According to the ABI, over 80% of consumers say they're concerned about organisations sharing information about them when they don't have permission to do so. Over 50% say they're uncomfortable even when they have given permission.

So it makes sense that insurers would be reluctant to spend money changing their operations if they can't be sure they'll get customers on board.

Ultimately, customers need a benefit in exchange for sharing their data. The most obvious would be financial - customers want to see lower prices. According to Capco, just short of half of consumers say they'd share data for cheaper premiums. This suggests there is an appetite among consumers to share data, which is good news for insurers.

Yet finding the balance between investment and benefit is a calculation that insurers need to make. They may also want to wait until there's evidence that more consumers are willing to share their data.

2. Many insurers are still using legacy systems to manage data

Many insurers are using outdated data systems. This poses another obstacle to the implementation of open banking.

For instance, the databases that most insurers rely on - LexisNexis or the Motor Insurance Bureau (MIB) - are the same ones that they've been using for decades. These tend not to work in real-time, instead taking a couple of days to update.

The limitations of these systems mean that it's difficult for insurers to implement and connect new data sources to them. For example, open banking runs through an Application Programming Interface (API), which isn't easily integrated with older insurance databases.

At the same time, insurers may be reluctant to share information with each other. This is understandable: insurers want to guard their data for a competitive advantage. However, this lack of sharing could be detrimental to the industry as a whole.

3. Insurers aren't under any regulatory obligation to embrace open banking

If we look back at the adoption of open banking in the financial industry, one of the most important drivers was regulation.

The CMA ruled that 9 of the largest banks in the UK have to allow startups to access data. Similarly, the Payment Services Directive (PSD2) in Europe compelled banks to open up their data to third-party providers, accelerating the open banking movement.

In insurance, there hasn't been an equivalent regulatory obligation to force a digital transformation. As a result, there's no urgency for insurance companies to invest in insuretech insurance products.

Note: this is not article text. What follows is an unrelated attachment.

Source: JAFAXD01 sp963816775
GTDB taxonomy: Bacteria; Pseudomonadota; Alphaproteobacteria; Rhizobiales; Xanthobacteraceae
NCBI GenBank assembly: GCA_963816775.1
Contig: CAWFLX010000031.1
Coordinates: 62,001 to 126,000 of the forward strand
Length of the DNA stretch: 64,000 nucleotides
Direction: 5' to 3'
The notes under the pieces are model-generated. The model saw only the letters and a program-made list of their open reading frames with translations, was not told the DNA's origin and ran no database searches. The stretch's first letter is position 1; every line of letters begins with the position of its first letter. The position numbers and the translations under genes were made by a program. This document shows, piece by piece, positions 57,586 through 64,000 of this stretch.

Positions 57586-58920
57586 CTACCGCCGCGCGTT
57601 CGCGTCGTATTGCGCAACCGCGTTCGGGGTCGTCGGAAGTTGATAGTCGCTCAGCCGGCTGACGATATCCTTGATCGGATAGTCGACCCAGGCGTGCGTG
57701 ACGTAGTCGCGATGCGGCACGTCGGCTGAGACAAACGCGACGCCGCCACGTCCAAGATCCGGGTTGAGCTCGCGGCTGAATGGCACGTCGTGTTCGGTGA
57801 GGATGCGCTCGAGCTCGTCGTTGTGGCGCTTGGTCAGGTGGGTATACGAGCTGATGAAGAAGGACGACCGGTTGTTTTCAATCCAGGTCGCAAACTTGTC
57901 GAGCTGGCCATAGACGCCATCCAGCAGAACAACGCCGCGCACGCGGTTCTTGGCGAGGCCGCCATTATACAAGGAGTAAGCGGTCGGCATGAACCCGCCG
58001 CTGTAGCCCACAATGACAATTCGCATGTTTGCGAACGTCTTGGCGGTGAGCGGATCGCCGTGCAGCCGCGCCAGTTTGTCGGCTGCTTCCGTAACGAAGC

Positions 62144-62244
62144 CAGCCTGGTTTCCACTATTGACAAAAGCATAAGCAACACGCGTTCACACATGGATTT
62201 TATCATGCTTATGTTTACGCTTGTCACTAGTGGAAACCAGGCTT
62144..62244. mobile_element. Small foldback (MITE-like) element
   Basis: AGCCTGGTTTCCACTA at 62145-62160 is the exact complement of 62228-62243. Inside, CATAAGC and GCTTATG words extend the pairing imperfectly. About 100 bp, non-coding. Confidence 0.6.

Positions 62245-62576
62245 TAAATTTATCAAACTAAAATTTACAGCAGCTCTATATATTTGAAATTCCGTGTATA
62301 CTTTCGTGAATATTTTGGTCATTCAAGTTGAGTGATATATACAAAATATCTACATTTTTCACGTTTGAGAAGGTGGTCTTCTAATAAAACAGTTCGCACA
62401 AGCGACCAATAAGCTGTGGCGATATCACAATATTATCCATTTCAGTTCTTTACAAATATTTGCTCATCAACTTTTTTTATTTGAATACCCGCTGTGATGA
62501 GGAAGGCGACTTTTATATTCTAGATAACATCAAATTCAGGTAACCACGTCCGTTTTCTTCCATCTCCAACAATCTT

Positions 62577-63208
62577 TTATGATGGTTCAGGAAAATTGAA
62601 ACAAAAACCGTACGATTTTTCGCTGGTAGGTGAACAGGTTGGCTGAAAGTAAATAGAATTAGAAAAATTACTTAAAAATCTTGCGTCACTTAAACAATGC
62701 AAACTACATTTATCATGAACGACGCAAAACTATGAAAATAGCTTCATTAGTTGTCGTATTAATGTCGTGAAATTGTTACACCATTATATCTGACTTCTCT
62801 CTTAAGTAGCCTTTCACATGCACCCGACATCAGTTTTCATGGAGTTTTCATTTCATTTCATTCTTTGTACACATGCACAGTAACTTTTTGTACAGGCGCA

Nothing is on the horizon at the time of writing. But with the GIPP rules, regulators at the Financial Conduct Authority (FCA) have shown that they're willing to improve the insurance experience for customers.

Open banking won't replace the customer journey entirely. However, it could be a useful tool to make the customer journey simpler overall. And it wouldn't take much for insurers to implement this soon.

One place to start could be the claims process. Open banking data could be used in a limited way, while the benefits could be communicated clearly.

Insurers can communicate to customers by saying "if you give permission for us to use open banking, we can process your claim more quickly." Insurers can then use this limited usage as a way to understand whether there is buy-in from customers for this service at all. If this is popular with customers, insurers can add more open banking features.

Alternatively, insurers may not need to manage customer data permissions themselves at all. Instead, they could rely on PCWs such as Confused.com to manage these permissions on their behalf.

PCWs are where most customers return to in order to get quotes and renew their insurance policies. As such, they inevitably have an important role to play if open banking ever becomes a mainstream part of the insurance industry.

Today, PCWs and insurers are already sharing data to calculate quotes. Plus, they're using information shared from third parties, all within the short period between a customer application and the quotation loading. Open banking would only provide an additional source of data, which PCWs can use to inform customer quotes.

At Confused.com, we'd be happy to manage this, if it makes it easier for consumers to access more competitive pricing.

Open banking has helped to revolutionise the financial industry. But a lack of regulatory pressure and clear benefits to the customer has stalled its transition to insurance.

If open banking becomes the norm in insurance, PCWs continue to be at the forefront of the customer journey. We can connect consumers and insurers to get the most accurate data possible and deliver greater benefits to customers.

Find out more about what we do at Confused.com.

Share this article

More content from our experts